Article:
help horse survive flies, help horse survive horse flies, help horse survive deer flies, help horse survive black flies, help horse survive face flies, help horse survive house flies, help horse survive mosquitos, paddock pest management, horse flies can cause sweet itch, Barn swallows, bats insect predators, horse care, paddock management

Everyone knows the seasonal annoyance of flies. For horses they can be a real tail swatting, foot stomping, head shaking, skin twitching aggravation. But flying insects such as midges, gnats, horse flies, deer flies, black flies, face flies, house flies, mosquitos, and others are more than a nuisance – they can cause serious skin irritations and can also carry diseases.

Caring for horse pasture, Dr. Stephen Duren, mowing horse pasture, mowing lawn, horse paddock management, risks horses grazing mowed pasture, horse care, horses consuming molded grass, clipped forage choking hazard horses

“Mowing” is a term used to describe the cutting or trimming of grass. The mowing process cuts grass to a uniform height in a pasture or lawn. If your pasture management plan doesn’t include mowing, you may be asking the following questions:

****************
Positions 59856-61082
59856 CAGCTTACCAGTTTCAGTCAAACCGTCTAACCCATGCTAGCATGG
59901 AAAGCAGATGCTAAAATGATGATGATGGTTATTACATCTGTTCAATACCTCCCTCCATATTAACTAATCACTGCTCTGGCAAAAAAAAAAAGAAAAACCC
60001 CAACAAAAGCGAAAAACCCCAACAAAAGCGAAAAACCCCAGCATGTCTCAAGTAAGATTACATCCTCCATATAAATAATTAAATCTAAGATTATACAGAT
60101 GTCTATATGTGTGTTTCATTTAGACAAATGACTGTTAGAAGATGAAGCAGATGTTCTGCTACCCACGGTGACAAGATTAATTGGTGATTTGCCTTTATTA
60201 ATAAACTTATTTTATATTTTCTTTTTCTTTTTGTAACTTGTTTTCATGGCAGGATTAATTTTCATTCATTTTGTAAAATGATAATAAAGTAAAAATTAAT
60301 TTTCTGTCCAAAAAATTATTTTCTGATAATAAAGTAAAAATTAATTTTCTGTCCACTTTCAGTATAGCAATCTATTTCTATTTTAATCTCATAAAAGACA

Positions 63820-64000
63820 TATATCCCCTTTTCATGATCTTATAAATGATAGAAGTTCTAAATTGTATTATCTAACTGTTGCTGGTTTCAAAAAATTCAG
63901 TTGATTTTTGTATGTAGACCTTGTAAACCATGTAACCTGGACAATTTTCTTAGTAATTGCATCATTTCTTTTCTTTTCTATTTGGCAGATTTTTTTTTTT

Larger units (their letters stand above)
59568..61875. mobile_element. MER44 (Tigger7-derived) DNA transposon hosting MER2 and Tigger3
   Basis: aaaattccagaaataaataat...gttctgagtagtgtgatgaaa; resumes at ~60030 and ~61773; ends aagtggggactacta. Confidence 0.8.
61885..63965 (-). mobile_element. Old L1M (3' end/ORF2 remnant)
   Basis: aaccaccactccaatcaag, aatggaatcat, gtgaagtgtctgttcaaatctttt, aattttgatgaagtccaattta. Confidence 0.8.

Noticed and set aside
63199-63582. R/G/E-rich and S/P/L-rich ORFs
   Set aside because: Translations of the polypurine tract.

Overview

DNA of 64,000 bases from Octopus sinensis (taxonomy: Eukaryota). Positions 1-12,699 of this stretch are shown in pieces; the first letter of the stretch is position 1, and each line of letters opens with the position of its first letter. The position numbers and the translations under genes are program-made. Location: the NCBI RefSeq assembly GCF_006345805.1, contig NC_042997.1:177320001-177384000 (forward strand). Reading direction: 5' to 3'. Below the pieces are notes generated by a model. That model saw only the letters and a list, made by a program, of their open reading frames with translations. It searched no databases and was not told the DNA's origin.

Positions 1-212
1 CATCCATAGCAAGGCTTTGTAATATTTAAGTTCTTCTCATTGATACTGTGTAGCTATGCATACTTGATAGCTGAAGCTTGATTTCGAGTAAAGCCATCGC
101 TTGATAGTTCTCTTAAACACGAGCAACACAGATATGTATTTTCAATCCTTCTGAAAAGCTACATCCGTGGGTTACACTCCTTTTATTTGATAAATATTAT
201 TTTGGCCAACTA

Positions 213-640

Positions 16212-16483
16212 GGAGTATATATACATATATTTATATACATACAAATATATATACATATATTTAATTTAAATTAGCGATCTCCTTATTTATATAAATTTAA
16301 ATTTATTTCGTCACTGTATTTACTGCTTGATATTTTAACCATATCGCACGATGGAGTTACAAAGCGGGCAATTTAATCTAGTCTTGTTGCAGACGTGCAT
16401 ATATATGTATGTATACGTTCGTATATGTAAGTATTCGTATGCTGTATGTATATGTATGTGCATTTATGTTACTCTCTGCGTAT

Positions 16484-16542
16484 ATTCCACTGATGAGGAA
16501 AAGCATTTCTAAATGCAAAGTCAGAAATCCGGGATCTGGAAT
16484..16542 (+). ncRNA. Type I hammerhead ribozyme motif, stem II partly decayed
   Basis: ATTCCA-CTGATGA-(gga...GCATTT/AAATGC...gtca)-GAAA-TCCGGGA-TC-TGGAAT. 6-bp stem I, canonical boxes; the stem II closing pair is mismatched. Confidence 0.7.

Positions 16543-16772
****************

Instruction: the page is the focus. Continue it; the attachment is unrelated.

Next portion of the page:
wildfire prepared, flood prepared, earthquake prepared, Fort McMurray fire, emergency evacuation, natural disasters, emergency preparedness plan, returning home after natural disaster, horse ID, horse safety

Given the varied weather types and landscape in Canada, the threat of severe weather and geological events is a constant reality. Natural disasters can include wildfires, floods, hurricanes, tornados, hailstorms and landslides.

overheating horse too hot summer riding heat

A hot humid day. One rider. One horse. Both are exercising at a moderate level. Who is more likely to overheat? It might surprise you to learn that your horse gets hotter much faster than you and is more susceptible to the negative effects of heat stress. Prof. Michael Lindinger, an animal and exercise physiologist at the University of Guelph, explains: “It only takes 17 minutes of moderate intensity exercise in hot, humid weather to raise a horse’s temperature to dangerous levels. That’s three to ten times faster than in humans. Horses feel the heat much worse than we do.”

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There are a vast number of plants located throughout Canada that are toxic to horses in some respect. Many need to be eaten in large doses to cause much of an effect, while others require only a few mouthfuls. There are a variety of resources on plants toxic to livestock, but the Canadian Poisonous Plants Information System seems to be the most comprehensive. It lists over 250 poisonous plants found in Canada, their lethal dose (if known), and symptoms of poisoning.

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